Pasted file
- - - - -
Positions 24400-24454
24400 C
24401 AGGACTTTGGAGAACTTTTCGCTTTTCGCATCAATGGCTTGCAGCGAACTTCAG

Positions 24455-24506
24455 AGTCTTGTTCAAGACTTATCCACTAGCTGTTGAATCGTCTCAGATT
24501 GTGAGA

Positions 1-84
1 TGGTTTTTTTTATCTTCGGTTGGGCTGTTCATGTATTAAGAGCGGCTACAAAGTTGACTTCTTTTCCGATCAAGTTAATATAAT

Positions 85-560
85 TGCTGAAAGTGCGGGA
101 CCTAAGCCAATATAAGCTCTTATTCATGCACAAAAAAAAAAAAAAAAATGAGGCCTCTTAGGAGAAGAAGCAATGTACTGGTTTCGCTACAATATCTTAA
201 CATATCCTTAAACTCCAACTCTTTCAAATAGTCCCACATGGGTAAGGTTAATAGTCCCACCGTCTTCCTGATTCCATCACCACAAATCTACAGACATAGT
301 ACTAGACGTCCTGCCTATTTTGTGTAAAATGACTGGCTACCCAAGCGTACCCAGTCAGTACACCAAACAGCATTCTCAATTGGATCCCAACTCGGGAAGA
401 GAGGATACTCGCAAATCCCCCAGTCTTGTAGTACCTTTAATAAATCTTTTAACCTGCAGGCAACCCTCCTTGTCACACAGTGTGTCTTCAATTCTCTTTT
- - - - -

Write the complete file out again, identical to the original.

Positions 24400-24454
24400 C
24401 AGGACTTTGGAGAACTTTTCGCTTTTCGCATCAATGGCTTGCAGCGAACTTCAG

Positions 24455-24506
24455 AGTCTTGTTCAAGACTTATCCACTAGCTGTTGAATCGTCTCAGATT
24501 GTGAGA

Positions 1-84
1 TGGTTTTTTTTATCTTCGGTTGGGCTGTTCATGTATTAAGAGCGGCTACAAAGTTGACTTCTTTTCCGATCAAGTTAATATAAT

Positions 85-560
85 TGCTGAAAGTGCGGGA
101 CCTAAGCCAATATAAGCTCTTATTCATGCACAAAAAAAAAAAAAAAAATGAGGCCTCTTAGGAGAAGAAGCAATGTACTGGTTTCGCTACAATATCTTAA
201 CATATCCTTAAACTCCAACTCTTTCAAATAGTCCCACATGGGTAAGGTTAATAGTCCCACCGTCTTCCTGATTCCATCACCACAAATCTACAGACATAGT
301 ACTAGACGTCCTGCCTATTTTGTGTAAAATGACTGGCTACCCAAGCGTACCCAGTCAGTACACCAAACAGCATTCTCAATTGGATCCCAACTCGGGAAGA
401 GAGGATACTCGCAAATCCCCCAGTCTTGTAGTACCTTTAATAAATCTTTTAACCTGCAGGCAACCCTCCTTGTCACACAGTGTGTCTTCAATTCTCTTTT